Another community in Virginia has also endured the pain of lives lost to gun violence. About 170 miles west of Chesapeake, a 22-year-old student at the University of Virginia in Charlottesville was arrested and charged after opening fire on fellow students on Nov. 13, killing three of them on a bus returning from a field trip to campus returned to Washington, DC.
Grief also permeated a Colorado community last weekend when a 22-year-old suspect shot dead five people and injured 19 others at an LGBTQ nightclub in Colorado Springs, authorities said.
These shootings, among many others, have put the U.S. on the ominous trail of making 2022 the second-highest year for mass shootings on record, according to data from the Gun Violence Archive, a nonprofit organization that began tracking the incidents in 2014.
This week’s Chesapeake shooting erupted suddenly, and witnesses said they were shocked and in disbelief when they saw the gunman point a firearm at them.
Walmart employee Kevin Harper said the shooter entered the break room and immediately began shooting.
Police say the Walmart shooting took place in a break room
“He walked in there and just started spraying,” Harper said in a video on social media.
The shooter was identified as Andre Bing, who worked as a “team leader” overnight. The 31-year-old has worked for Walmart since 2010, the company said. Authorities said he possessed a semi-automatic pistol and multiple magazines of ammunition.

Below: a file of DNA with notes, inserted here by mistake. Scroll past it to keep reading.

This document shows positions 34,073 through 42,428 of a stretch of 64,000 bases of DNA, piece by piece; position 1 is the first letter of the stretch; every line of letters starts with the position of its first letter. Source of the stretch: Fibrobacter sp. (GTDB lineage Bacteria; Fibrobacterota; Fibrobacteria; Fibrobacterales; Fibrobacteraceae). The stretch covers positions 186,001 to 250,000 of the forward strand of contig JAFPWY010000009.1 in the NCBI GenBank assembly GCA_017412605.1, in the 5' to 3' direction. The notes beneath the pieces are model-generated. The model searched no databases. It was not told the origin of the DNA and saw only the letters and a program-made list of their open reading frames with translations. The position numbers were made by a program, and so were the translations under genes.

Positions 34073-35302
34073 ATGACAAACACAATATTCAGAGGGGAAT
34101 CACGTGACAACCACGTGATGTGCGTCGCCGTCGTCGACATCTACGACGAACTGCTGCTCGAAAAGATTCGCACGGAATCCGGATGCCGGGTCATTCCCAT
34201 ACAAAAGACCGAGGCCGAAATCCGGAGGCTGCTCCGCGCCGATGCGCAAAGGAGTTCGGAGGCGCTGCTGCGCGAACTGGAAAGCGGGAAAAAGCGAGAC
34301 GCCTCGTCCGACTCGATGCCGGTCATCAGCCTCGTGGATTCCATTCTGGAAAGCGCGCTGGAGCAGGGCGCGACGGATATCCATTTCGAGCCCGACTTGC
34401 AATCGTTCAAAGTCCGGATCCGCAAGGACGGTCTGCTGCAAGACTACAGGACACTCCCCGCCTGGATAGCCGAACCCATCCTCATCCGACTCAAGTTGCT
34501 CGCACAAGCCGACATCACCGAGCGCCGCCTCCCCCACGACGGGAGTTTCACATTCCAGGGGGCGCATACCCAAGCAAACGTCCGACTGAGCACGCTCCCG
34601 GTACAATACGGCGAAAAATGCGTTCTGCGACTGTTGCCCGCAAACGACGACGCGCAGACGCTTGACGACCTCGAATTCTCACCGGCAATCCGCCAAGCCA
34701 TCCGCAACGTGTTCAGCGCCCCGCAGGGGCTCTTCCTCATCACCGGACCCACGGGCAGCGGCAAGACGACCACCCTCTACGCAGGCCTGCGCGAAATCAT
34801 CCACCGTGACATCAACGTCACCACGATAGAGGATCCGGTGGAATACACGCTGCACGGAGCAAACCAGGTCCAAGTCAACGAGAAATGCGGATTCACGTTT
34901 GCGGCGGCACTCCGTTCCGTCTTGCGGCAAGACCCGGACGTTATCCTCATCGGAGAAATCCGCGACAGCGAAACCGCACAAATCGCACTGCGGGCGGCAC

Two victims were killed and the gunman was found in the break room, another victim was found outside the store and three others died in the hospital, Chesapeake city officials said.
Jessie Wilczewski, who was recently hired, told CNN that she was in a regularly scheduled meeting when filming began.
At first it “didn’t feel real,” she said, until the sound of the gunshots echoed through her chest.
Wilczewski hid under a table as the shooter walked down a nearby hallway. She could see some of her colleagues lying on the floor or in chairs – all still and some probably dead, she said. She stayed because she didn’t want to leave her alone.
“I could have run out of that door… and I stayed. I stayed so they wouldn’t be alone in their final moments,” Wilczewski said in a message to the families of two victims.
When the shooter returned to the break room, Wilczewski said he told her to come out from under the table and go home.